Bray and Echeverría think they have found the estanque Cieza de León recorded. “We call it the ‘Templo de Agua’—the Water Temple,” Bray says. “You find pools at almost every Inca site, but they’re usually 10 or 20 square feet—nothing like this.” Only three or four sites in Ecuador have this kind of Inca masonry, which seems to have been reserved for palaces and temples, she says. “We don’t know if it was intended to hold water for any significant amount of time or not, but it was clearly built for the circulation of water and people,” she adds, referring to the water channels and the sets of steps in each corner of the pool.
Two distinct styles of canals run through the lot and into the pool. The larger type was lined and capped with roughly worked stone. The other was made of stone blocks 20 to 30 inches long laid end to end, each with a grooved channel carved into it. Bray points out various features to explain how they think the water circulated. Streams from the slopes of Imbabura, five and a half miles away, were directed to the site through canals and emptied into the pool through a series of spouts on the south side and a carved stone canal on the east. The water would have drained through two carved holes and into an underground canal, also on the east side.
Spanish chroniclers disagree over which Inca ruler built these structures and why. One Spaniard, Fernando de Montesinos, says that it was Huayna Capac, who then departed for Cuzco but left behind his two-year-old son, Atahualpa, to be raised by Inca authorities. Another, Juan de Betanzos, says Atahualpa himself ordered the construction to commemorate his father, who died of smallpox around 1527, and to celebrate his upcoming wedding and ascension to the throne.
Bray thinks that each explanation may be partly correct, noting that the pool apparently went through two periods of construction. Echeverría points out a large area where flooring stones had apparently been removed down to the underlying soil. At the edge of this section, two levels of flooring are clearly visible: a lower level made of rectangular blocks, and an upper level of smaller, more polygonal stones.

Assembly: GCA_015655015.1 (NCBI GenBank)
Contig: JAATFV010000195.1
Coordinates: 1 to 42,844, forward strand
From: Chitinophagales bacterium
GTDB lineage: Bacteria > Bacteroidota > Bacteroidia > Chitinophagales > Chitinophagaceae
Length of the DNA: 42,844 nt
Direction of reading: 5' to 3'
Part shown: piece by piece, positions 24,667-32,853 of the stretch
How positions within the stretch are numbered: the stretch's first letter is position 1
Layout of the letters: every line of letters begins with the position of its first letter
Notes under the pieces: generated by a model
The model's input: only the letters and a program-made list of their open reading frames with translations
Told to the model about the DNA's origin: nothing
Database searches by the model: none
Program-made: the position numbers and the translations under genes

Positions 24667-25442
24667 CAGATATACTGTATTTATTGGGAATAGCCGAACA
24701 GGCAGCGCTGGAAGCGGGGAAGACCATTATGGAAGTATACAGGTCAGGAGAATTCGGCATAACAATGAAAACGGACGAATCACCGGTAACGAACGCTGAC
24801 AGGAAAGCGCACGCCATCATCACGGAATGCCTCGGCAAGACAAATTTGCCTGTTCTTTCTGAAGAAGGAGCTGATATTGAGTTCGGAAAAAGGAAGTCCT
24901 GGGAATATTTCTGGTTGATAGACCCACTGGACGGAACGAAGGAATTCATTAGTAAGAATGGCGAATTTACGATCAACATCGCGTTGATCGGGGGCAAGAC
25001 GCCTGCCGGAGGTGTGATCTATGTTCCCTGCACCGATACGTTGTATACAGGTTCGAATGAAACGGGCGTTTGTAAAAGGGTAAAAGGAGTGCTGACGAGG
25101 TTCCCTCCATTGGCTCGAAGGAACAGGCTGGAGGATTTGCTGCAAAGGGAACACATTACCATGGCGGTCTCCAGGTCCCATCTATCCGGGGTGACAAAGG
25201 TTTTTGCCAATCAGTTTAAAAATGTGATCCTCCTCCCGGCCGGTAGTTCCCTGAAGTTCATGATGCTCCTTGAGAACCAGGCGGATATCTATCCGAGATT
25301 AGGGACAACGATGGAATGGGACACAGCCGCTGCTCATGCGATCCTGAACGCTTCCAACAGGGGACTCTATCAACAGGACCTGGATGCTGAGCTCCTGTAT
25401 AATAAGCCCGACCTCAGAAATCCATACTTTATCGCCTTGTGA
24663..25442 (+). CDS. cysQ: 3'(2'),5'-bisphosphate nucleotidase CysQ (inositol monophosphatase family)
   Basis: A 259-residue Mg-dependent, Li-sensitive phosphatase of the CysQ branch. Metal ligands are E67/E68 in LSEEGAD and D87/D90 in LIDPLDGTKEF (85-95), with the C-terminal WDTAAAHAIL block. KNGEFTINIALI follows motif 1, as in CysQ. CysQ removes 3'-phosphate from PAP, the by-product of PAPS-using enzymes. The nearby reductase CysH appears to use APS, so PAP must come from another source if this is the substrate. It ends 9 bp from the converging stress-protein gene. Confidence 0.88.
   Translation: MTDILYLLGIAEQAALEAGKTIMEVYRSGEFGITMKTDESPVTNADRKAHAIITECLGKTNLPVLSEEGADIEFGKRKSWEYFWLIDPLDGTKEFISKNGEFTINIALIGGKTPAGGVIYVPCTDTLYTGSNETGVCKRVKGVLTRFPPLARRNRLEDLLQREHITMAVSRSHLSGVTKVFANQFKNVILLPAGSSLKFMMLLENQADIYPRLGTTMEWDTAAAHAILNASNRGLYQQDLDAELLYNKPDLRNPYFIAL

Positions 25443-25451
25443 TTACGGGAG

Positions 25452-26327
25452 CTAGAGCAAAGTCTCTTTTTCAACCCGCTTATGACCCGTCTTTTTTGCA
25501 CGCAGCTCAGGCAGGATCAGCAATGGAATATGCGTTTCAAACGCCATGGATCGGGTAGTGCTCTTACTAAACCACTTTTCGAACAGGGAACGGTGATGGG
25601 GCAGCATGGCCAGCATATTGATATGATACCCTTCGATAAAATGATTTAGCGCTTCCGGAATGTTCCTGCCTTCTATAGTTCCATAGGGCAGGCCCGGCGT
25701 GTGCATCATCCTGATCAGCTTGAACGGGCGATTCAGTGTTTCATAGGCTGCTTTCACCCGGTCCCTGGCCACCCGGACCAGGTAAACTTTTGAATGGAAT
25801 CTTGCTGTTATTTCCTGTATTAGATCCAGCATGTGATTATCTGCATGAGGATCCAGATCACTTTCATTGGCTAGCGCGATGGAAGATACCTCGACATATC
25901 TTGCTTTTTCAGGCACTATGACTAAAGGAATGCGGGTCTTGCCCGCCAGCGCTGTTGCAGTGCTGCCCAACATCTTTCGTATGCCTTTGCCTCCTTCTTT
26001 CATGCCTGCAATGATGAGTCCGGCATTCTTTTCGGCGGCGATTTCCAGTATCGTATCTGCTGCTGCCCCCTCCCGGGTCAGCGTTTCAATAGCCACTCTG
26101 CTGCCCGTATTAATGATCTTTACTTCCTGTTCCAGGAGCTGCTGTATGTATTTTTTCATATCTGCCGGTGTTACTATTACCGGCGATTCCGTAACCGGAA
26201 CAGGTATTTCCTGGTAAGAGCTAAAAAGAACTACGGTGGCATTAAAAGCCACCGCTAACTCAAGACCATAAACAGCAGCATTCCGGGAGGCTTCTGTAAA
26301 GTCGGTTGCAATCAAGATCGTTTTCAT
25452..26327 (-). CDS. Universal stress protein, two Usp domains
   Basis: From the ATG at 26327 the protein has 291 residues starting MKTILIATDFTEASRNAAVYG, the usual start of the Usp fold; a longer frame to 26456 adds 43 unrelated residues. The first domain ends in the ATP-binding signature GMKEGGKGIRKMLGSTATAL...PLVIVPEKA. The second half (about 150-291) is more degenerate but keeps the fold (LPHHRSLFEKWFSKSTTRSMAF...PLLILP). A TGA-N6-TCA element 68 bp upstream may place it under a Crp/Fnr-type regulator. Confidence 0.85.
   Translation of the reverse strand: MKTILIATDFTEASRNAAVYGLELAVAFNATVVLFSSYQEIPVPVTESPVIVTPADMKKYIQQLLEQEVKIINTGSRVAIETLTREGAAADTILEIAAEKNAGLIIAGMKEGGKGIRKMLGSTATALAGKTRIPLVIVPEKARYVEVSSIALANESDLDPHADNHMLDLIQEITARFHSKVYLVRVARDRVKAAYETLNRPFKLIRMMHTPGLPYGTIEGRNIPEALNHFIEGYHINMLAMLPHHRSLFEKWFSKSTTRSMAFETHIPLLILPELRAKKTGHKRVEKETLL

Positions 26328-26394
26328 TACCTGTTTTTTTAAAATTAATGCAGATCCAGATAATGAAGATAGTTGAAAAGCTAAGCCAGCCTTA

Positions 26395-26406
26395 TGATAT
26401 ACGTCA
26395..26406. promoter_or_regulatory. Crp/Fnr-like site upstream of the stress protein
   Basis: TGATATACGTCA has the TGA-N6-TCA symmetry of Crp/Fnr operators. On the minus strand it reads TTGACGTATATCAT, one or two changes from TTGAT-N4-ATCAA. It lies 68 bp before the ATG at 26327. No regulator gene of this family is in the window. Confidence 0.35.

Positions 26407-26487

“I think Huayna Capac built the site, and then Atahualpa remodeled it for his coronation,” says Bray. Every new Inca ruler traditionally founded an estate for his royal lineage and Bray believes that may have been Atahualpa’s intention at Inca-Caranqui. The new floor level would have been part of Atahualpa’s remodeling. It could also have been to correct some kind of functional problem, she admits. Either way, she says, it was probably the last major Inca construction project. In 1532, the Spanish under Francisco Pizarro arrived just as Atahualpa defeated his half-brother Huascar in a civil war. Within a year, Atahualpa had been executed and the Spanish conquest was well under way.
As architecturally impressive as the site is, Bray says, it’s hard to overstate its symbolic importance. “Manipulating water was clearly a huge deal to the Inca. They’re manifesting physical control and power over an important local resource.”
Controlling water was essential, says Carolyn Dean of the University of California, Santa Cruz, because either too little or too much could be disastrous to crops. As a result, hydraulic features were common in Inca architecture, and many of them balanced practical, aesthetic, and symbolic elements. They were drawing on thousands of years of previous experience, says Charles Ortloff, a hydraulic engineer specializing in ancient water systems. Earlier cultures such as the Wari, Chimú, and Tiwanaku were experts in manipulating water in a land with few reliable sources and regular climatic extremes, from El Niño events to centuries-long droughts.